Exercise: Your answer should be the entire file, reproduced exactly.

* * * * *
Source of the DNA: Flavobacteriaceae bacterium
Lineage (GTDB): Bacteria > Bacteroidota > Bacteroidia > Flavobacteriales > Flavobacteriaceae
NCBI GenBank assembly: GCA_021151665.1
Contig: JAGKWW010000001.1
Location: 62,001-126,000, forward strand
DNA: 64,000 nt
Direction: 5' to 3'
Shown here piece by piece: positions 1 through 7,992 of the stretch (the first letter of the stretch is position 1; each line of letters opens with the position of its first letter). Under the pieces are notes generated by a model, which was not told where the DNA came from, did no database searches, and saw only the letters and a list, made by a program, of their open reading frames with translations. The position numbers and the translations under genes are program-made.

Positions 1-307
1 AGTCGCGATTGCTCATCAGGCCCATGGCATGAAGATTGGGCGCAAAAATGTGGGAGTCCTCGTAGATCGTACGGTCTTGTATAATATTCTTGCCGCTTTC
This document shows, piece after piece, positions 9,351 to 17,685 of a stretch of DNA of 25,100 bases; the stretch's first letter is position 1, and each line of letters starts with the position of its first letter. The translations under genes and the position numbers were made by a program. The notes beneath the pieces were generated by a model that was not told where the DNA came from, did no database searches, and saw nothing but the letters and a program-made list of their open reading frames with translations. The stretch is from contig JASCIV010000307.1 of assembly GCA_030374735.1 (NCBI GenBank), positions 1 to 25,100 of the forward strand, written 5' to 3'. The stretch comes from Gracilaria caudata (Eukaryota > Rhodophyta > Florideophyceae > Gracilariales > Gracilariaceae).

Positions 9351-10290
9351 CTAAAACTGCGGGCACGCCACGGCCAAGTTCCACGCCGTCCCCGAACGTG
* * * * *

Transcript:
Source of the DNA: Flavobacteriaceae bacterium
Lineage (GTDB): Bacteria > Bacteroidota > Bacteroidia > Flavobacteriales > Flavobacteriaceae
NCBI GenBank assembly: GCA_021151665.1
Contig: JAGKWW010000001.1
Location: 62,001-126,000, forward strand
DNA: 64,000 nt
Direction: 5' to 3'
Shown here piece by piece: positions 1 through 7,992 of the stretch (the first letter of the stretch is position 1; each line of letters opens with the position of its first letter). Under the pieces are notes generated by a model, which was not told where the DNA came from, did no database searches, and saw only the letters and a list, made by a program, of their open reading frames with translations. The position numbers and the translations under genes are program-made.

Positions 1-307
1 AGTCGCGATTGCTCATCAGGCCCATGGCATGAAGATTGGGCGCAAAAATGTGGGAGTCCTCGTAGATCGTACGGTCTTGTATAATATTCTTGCCGCTTTC
This document shows, piece after piece, positions 9,351 to 17,685 of a stretch of DNA of 25,100 bases; the stretch's first letter is position 1, and each line of letters starts with the position of its first letter. The translations under genes and the position numbers were made by a program. The notes beneath the pieces were generated by a model that was not told where the DNA came from, did no database searches, and saw nothing but the letters and a program-made list of their open reading frames with translations. The stretch is from contig JASCIV010000307.1 of assembly GCA_030374735.1 (NCBI GenBank), positions 1 to 25,100 of the forward strand, written 5' to 3'. The stretch comes from Gracilaria caudata (Eukaryota > Rhodophyta > Florideophyceae > Gracilariales > Gracilariaceae).

Positions 9351-10290
9351 CTAAAACTGCGGGCACGCCACGGCCAAGTTCCACGCCGTCCCCGAACGTG